Magnesium glycinate is beautifully absorbed by the body, where it can actually help you out with all your issues, instead of just send you running straight to the washroom.
Don’t get me wrong, high doses will get things moving as they should, but it’s a whole different story than its citrate cousin.
I recommend heading to your local health store to stock up on this guy or why not check out some brands I have used and loved before.
Not only have I used these magnesium supplements, but I’ve also worked very closely with the companies that make them (I write their blog posts), and I stand behind them 100%. Developed by licensed, Canadian naturopathic doctors, these magnesium supplements are professional-grade, yet family-friendly, naturopathic products.
How to take magnesium
While magnesium supplements (like the ones above) are the most common, these aren’t your only options.
Maybe you’re someone who doesn’t enjoy swallowing pills?
I get it, it’s not my favourite thing either.
What is the recommended amount of magnesium to take?
Below you’ll find a handy chart that breaks down exactly the RDA of magnesium for every age group.
- Birth to 6 months: 30 mg
- 7–12 months: 75 mg
- 1–3 years: 80 mg
- 4–8 years: 130 mg
- 9–13 years: 240 mg
- 14–18 years: 410 mg (male), 360 mg (female), 400 mg (pregnancy)
- 19–30 years: 400 mg (male), 310 mg (female), 350 mg (pregnancy)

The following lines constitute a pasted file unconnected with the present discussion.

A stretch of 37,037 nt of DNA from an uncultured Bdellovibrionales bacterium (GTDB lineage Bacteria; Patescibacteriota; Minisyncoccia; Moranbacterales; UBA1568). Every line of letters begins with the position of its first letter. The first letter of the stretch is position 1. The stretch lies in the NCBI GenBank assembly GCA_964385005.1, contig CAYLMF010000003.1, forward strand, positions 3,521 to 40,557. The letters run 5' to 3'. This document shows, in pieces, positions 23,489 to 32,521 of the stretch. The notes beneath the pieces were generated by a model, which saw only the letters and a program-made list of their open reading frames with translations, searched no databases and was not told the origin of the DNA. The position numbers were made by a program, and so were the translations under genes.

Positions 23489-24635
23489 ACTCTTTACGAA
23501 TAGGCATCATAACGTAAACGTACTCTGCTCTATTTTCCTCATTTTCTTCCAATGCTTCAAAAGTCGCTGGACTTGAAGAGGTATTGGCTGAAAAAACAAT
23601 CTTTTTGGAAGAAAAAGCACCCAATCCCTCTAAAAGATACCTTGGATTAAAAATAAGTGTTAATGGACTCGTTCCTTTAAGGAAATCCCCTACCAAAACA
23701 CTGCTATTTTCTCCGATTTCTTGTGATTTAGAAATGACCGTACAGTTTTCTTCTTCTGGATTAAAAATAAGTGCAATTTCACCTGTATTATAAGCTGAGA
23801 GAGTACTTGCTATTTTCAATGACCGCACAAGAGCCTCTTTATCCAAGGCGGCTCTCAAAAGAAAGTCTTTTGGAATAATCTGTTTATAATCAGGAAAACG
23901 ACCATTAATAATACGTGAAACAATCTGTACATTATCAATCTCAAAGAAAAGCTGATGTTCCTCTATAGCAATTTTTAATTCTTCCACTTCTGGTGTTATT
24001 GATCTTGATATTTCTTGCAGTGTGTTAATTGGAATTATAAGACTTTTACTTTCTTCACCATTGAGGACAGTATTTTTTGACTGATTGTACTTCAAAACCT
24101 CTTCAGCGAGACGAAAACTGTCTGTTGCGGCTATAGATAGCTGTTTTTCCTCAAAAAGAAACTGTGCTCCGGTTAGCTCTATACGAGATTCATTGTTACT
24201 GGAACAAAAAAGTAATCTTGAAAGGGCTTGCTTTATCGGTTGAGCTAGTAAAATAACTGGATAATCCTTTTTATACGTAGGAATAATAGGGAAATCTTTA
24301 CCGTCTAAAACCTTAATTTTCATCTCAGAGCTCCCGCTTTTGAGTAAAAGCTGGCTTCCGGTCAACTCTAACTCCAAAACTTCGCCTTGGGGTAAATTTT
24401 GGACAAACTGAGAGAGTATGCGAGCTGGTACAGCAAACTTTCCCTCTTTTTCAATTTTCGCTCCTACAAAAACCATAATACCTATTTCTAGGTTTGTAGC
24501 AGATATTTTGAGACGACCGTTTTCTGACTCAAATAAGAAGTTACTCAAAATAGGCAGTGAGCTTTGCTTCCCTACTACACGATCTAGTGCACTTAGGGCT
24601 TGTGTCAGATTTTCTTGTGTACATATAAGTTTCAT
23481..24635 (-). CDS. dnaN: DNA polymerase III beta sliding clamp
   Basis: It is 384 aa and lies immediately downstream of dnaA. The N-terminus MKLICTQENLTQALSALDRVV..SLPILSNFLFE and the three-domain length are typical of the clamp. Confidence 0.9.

- 31–50 years: 420 mg (male), 320 mg (female), 360 mg (pregnancy)
- 51+ years: 420 mg (male), 320 mg (female)
What is the best time of day to take magnesium for anxiety?
I usually take around 600mg to 800mg spread out throughout the day.
Which for a 30-year-old female, you’ll notice I’m taking double if not more my RDA.
Magnesium overdose is not very likely, with the Office of Dietary Supplements noting that “very large doses of magnesium-containing laxatives and antacids (typically providing more than 5,000 mg/day magnesium) have been associated with magnesium toxicity.”
Personally, I find 600 to 800mg is the ideal daily amount for me, but I would encourage you to first talk to your physician if you are considering going over the RDA for any reason.
I’ll take 200mg in the morning, 200mg in the afternoon (if I remember and if I feel a little stressed) and then 400mg before bed helps me to sleep like a baby.
If there’s one thing I recommend starting today for your own anxiety struggles, it’s taking magnesium.
You’ll feel more chilled out, your mood will start to lift.
You won’t have any stomach woes and you’ll sleep better, what could be better?
The worst that can happen from too much magnesium is looser stools but I think anyone would take that over a dark cloud of depression any day, I know I do! Sorry if TMI, but you deserve to know.
If you’d like to learn even more about how great magnesium is for your overall mood and health, then check out this book, “The Magnesium Miracle.”
We’ve come to the end, kudos for you if you made it all the way down here.
Now it’s your turn, leave a comment if you have any questions or had any revelations while reading this article.
I’m always excited to read comments from you!